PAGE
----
It is written:
The heavens declare the glory of God; And the firmament shows His handiwork. 2 Day unto day utters speech, And night unto night reveals knowledge. 3 There is no speech nor language Where their voice is not heard. 4 Their line has gone out through all the earth, And their words to the end of the world. In them He has set a tabernacle for the sun, (Psalm 19:1-4)
In Romans 10, the Apostle Paul points out that there is a sense in which the vast family of mankind has heard the Gospel of Christ. He writes:
Romans 10:18-But I say, have they not heard? Yes indeed: “THEIR SOUND HAS GONE OUT TO ALL THE EARTH, AND THEIR WORDS TO THE ENDS OF THE WORLD.”
Paul argues that the entire Creation had heard God’s Word, and then he quotes from Psalm 19 to make his case. However, Psalm 19 is describing specifically God’s revelation to mankind through nature (and in particular, through the star constellations). Therefore, Paul argues, the Gospel of Christ has been made known to the world through the star constellations.
Found hidden within the various star constellations are amazing portrayals of the Good News of Jesus. One author has written:
“There are twelve major constellations which are on the ecliptic line, the circuit in which the sun appears to move through the sky in a year. Each major constellation is referred to as a “house,” and each “house” also contains three minor constellations. Virgo, Libra, and Scorpio, three major constellations, appear in sequence on the ecliptic line. They foretell the coming of the Redeemer. The constellation Virgo (see image), which has always been called the virgin, holds a branch in one hand and an ear of corn in the other. In her left hand, which holds the ear of corn, is Spica, one of the brightest stars in the heavens. Spica is a bluish, first-magnitude star, and its modern Latin name means “seed of corn.” The branch held in the right hand is also found in other constellations such as Coma, Bootes, Hercules, Cepheus, Gemini, and Orion, and appears to have a meaning of “the one who comes.” In the Old Testament, Jesus is referred to as the “branch” (Jeremiah 23: 5)….“One of the minor constellations in the house of Virgo is Coma, which in the old Denderah zodiac of ancient Egypt shows a woman holding a small child. Perhaps this constellation prefigures Mary and the Christ child. The next sign along the ecliptic path is Libra, the scales (see image), suggesting a transaction to buy or redeem, showing the purpose of the Redeemer’s coming. In Arabic, one of its star names means “purchase which covers.” The earliest Persian planisphere pictured this sign as a man carrying a pair of scales in one hand and a lamb in the other. 6 A minor constellation in the house of Libra is the Victim, which shows an animal being killed by Centaurus, the centaur. Underneath the centaur is the Southern Cross, another minor constellation of the house of Libra, which in our age can only be seen in the southern hemisphere…“In the next sign, Scorpio, the scorpion, we see the conflict in which the seed of the woman receives the wound in his heel, while bruising the head of the enemy, as foretold in Genesis 3: 15. Ophiuchus, the serpent-holder, is located right above Scorpio on the planisphere. Above Ophiuchus is the constellation Hercules. Both Ophiuchus and Hercules are part of the house of Scorpio. They both show the hero crushing the head of the enemy while being bruised in the heel. The names of the stars emphasize this meaning. The Arabic and Syriac names for Scorpio mean “wounding him that cometh.” The serpent, held by Ophiuchus, means “accursed”; and an Arab star name in Hercules means “head of him who bruises.” 7 Ophiuchus is struggling with a serpent. His one foot is near the head of the scorpion, while his other foot is near the stinger tail of the scorpion. We see the same illustration with Hercules. Hercules has one foot on the head of Draco, the dragon, while in his kneeling position his other foot is lifted, as if hurt. These three major constellations—Virgo, Libra, and Scorpio—along with their minor constellations show in picture form the protoevangelium, the “first gospel” found in Genesis. The virgin gives birth to the Christ child. The “conqueror of the serpent” (Christ) is bruised in the heel while bruising the head of the evil one. The constellations Orion and Perseus also show this theme of “conqueror of the serpent.” The other major constellations appear to include elements of the story of a Redeemer, although some may be referring to future events, and thus are more difficult to interpret.” (Lois Clymer, Sacred Strands: The Story Of A Redeemer Woven Through History, 11-16 (Kindle Edition); Sisters, Oregon; Deep River Books)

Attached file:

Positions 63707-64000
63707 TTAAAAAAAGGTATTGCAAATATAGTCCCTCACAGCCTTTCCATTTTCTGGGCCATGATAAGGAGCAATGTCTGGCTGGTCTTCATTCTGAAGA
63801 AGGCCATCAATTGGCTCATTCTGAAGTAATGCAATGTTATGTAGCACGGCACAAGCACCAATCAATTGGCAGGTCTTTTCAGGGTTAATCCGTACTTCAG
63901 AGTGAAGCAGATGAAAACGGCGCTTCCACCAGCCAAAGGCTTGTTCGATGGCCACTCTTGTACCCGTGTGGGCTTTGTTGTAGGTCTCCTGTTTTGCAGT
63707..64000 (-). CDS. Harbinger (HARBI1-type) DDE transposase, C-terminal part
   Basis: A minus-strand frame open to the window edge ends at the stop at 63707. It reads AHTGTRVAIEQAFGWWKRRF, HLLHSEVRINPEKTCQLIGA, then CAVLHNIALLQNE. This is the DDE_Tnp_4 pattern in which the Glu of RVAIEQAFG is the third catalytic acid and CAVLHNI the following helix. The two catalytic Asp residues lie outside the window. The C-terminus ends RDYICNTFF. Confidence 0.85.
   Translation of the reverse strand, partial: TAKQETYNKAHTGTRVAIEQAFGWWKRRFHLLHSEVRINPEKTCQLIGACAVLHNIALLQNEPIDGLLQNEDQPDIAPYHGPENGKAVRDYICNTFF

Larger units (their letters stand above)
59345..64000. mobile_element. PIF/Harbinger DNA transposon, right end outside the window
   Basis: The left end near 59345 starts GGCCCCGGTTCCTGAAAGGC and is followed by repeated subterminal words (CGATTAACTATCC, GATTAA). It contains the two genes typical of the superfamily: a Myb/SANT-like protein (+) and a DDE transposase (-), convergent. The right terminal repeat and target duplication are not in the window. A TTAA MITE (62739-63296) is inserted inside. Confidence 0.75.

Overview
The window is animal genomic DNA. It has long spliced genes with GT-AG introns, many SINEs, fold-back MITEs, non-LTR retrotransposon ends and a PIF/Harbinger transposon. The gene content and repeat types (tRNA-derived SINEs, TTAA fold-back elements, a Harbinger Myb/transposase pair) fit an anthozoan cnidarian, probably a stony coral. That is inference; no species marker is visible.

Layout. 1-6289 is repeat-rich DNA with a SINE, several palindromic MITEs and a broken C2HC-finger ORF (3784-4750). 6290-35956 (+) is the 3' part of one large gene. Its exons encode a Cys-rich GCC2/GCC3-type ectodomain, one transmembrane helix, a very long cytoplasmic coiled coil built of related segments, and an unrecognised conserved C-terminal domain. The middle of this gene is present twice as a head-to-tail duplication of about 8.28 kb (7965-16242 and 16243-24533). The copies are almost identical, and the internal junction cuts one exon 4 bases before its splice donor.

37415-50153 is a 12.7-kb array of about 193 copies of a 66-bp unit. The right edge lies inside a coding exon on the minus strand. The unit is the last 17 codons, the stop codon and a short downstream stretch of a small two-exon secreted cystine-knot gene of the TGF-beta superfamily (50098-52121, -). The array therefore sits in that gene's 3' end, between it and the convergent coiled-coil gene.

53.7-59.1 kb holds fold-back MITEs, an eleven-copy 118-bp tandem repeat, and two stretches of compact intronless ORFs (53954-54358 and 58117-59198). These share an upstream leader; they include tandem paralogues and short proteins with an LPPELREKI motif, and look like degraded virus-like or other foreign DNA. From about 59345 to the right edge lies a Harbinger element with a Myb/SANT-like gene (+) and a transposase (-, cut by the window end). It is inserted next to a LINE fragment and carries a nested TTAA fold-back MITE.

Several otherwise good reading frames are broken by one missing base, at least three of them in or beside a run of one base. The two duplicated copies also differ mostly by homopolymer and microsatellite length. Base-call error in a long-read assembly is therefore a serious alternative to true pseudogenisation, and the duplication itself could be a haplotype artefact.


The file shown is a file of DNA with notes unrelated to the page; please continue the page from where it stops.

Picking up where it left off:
Throughout the ages, mankind has been able to look at the starry constellations and see glimpses of the Good News of Jesus Christ. This is one reason why all sinners are without excuse before God: because He has revealed His Word to mankind through nature (general revelation) as well as through the Sacred Scriptures (special revelation), as Paul argues in Romans 1:18-20.
Truly, everything in existence testifies to the Lord Jesus.
The grace of the Lord Jesus Christ, and the love of God, and the communion of the Holy Spirit, be with you all. Amen.